Friday, January 8, 2010

★★★ PAROLE GIRL (1933)

I must admit, my only interest in seeing Parole Girl was Mae Clarke who played Dr. Henry Frankenstein's fiance Elizabeth in the James Whale classic Frankenstein (1931). What I initially thought would be a routine morality play is actually an enjoyable revenge tale with a dash of crime humour and a whole lot of sexy.
After petty racketeer Tony (Halle Hamilton) aids Sylvia Day's (Mae Clarke) sick father, she reluctantly accepts to participate in his latest scheme. With Sylvia's help, Tony stages fake pick pocketing scams in department stores by pretending to be a shopper who has just been fleeced by Sylvia. While in the manager's office settling the accusation, he realizes that his wallet was just misplaced. Sylvia breaks down in tears for being humiliated and informs the department store security that she will discuss the incident with her lawyer. The worried store owners pay her off in exchange for silence.
Mae Clark and Boris Karloff from Frankenstein (1933)Sylvia is caught, however, and sentenced to two years in prison. She vows to seek revenge against Joe Smith (Ralph Bellamy), the department store manager whose intervention could have saved her, and her opportunity comes when in prison she meets Jeanie, a small-time criminal. Jeanie reveals that she married Joe many years ago but was deserted by him long before her conviction. Anxious to get out of prison, Sylvia starts a fire and then heroically extinguishes it. After she is granted a parole for her manufactured courage, she begins to put her plan into action.
One night, she meets Joe at a party during which he has been drinking heavily, and he awakens the next morning to find Sylvia in his apartment. She tells him that, while they were drunk, they eloped and married. Tony, whom Sylvia has bribed to pose as a minister, convinces Joe that he is indeed married. Fearing scandal and a charge of bigamy, Joe agrees to support Sylvia for the next year while she is still under the supervision of her parole officer.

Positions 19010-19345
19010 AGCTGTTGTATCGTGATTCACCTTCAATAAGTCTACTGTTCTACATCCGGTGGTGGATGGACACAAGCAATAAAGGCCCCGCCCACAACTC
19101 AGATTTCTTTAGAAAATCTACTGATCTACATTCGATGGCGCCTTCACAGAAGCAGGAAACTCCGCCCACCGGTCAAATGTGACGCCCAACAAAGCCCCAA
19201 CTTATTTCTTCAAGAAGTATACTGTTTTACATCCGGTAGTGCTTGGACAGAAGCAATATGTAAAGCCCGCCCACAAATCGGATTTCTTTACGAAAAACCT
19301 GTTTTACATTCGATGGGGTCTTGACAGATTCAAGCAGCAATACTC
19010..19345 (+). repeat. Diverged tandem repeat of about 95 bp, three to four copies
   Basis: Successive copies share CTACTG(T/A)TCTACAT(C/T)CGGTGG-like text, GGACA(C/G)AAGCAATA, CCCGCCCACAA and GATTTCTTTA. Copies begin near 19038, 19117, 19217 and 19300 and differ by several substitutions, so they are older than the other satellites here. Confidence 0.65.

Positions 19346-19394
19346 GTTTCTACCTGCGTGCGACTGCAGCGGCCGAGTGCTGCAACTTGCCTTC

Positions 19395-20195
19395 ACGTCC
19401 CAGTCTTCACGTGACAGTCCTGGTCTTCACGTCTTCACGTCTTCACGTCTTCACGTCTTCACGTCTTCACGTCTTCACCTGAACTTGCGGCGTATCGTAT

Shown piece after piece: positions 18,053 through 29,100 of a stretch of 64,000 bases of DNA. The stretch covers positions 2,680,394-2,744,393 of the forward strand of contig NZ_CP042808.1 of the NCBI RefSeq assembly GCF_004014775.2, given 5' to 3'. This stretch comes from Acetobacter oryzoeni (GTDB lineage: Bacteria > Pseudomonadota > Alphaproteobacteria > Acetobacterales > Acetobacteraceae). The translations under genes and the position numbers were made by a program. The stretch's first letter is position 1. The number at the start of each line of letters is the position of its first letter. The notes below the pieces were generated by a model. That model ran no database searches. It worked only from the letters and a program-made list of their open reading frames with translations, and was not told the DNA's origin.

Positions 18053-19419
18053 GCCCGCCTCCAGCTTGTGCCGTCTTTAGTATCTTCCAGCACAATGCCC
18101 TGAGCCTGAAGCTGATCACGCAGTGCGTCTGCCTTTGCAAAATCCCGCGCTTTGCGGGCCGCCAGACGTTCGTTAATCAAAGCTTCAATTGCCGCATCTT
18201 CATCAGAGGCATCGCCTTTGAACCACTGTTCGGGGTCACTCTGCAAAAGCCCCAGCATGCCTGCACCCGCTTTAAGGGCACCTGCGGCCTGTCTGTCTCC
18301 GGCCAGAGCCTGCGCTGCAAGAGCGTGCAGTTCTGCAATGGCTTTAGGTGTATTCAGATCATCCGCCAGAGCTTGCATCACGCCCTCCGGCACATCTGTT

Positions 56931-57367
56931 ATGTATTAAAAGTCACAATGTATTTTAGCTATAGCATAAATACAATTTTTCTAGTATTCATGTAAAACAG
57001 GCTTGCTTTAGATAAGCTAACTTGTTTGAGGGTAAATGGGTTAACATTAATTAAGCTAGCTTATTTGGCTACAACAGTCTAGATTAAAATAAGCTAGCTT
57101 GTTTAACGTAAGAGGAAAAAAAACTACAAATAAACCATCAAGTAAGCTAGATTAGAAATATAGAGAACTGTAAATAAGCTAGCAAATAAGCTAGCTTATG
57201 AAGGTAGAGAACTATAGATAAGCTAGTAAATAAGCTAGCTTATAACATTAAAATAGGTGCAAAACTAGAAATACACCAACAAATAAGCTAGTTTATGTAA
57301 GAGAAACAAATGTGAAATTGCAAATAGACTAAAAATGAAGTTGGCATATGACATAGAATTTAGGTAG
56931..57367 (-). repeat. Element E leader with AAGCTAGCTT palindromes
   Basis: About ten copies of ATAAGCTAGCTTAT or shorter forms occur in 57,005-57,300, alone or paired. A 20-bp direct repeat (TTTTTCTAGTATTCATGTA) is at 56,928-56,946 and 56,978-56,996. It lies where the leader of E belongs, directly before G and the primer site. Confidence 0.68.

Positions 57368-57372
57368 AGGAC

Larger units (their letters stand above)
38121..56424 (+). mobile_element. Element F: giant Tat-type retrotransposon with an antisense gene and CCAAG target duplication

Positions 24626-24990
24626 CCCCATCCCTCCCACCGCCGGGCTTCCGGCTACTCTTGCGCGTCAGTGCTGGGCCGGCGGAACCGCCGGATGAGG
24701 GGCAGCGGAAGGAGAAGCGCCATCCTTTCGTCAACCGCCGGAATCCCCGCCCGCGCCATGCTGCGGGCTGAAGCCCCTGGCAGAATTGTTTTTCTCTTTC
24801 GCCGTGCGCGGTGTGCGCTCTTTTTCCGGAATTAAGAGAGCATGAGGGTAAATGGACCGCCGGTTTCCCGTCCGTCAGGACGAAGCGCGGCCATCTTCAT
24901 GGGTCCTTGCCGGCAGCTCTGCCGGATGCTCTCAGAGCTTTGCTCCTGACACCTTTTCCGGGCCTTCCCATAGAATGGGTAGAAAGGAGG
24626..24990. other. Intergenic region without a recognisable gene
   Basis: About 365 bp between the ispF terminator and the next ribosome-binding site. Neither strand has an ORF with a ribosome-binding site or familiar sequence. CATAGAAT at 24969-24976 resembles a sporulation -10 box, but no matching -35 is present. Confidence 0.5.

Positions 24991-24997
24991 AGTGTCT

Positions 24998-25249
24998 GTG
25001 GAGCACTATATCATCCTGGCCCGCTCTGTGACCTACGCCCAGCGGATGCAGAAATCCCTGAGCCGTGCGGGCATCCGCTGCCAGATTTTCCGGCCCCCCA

Unless revenge, blackmail and drunkenness lead to happiness with no character arch, revelation or remorse, Parole Girl doesn't qualify as the morality tale many reference books suggest. There's an underlying theme of female empowerment and equality wrapped into an early pulp exploitation flick. Using sexuality to get favours from Tony and blackmail to get material items from Joe, Sylvia breaks from the power men hold over her. She even has Joe's boss cooking her dinner! The male's are all drunken dimwits or sentimental slaves to the grind. In the end Sylvia achieves the June Cleaver lifestyle that gives feminists nightmares but within the context of this story, it's of her own making. I could probably write a review on the representation of class during within Parole Girl, but that's not what this website and the film are about. It's about sex.

Parole Girl was made a year before the Motion Picture Production Code of 1930 (Hay's Code) was to go into effect in 1934 and it really shows. Every opportunity to lear at Clarke's assets in very tight clothes makes it on screen. We get some pretty nice side breast shots, cleavage, night gowns, gams and a whole lot of booty shots. The script by Oscar winner Norman Krasna alludes to all kinds of scandalous conduct such as Jeanie requesting new dirty stories from the outside, Sylvia joking about how she prances around half naked, a breast grab, voyeuristic kissing and Joe waking up with a stiletto heel in his bed.
Although Parole Girl veers a little into romantic comedy territory and some of the plot points are downright goofy, getting there is a quick ride with some fun gangster moll dialogue and old school titillation. Mae Clarke would return to the big house as Matron Saunders in the W.I.P. classic Women's Prison (1955) and Ralph Bellamy would pop up as a judge in Nightmare in Badham County (1976). ShareThis

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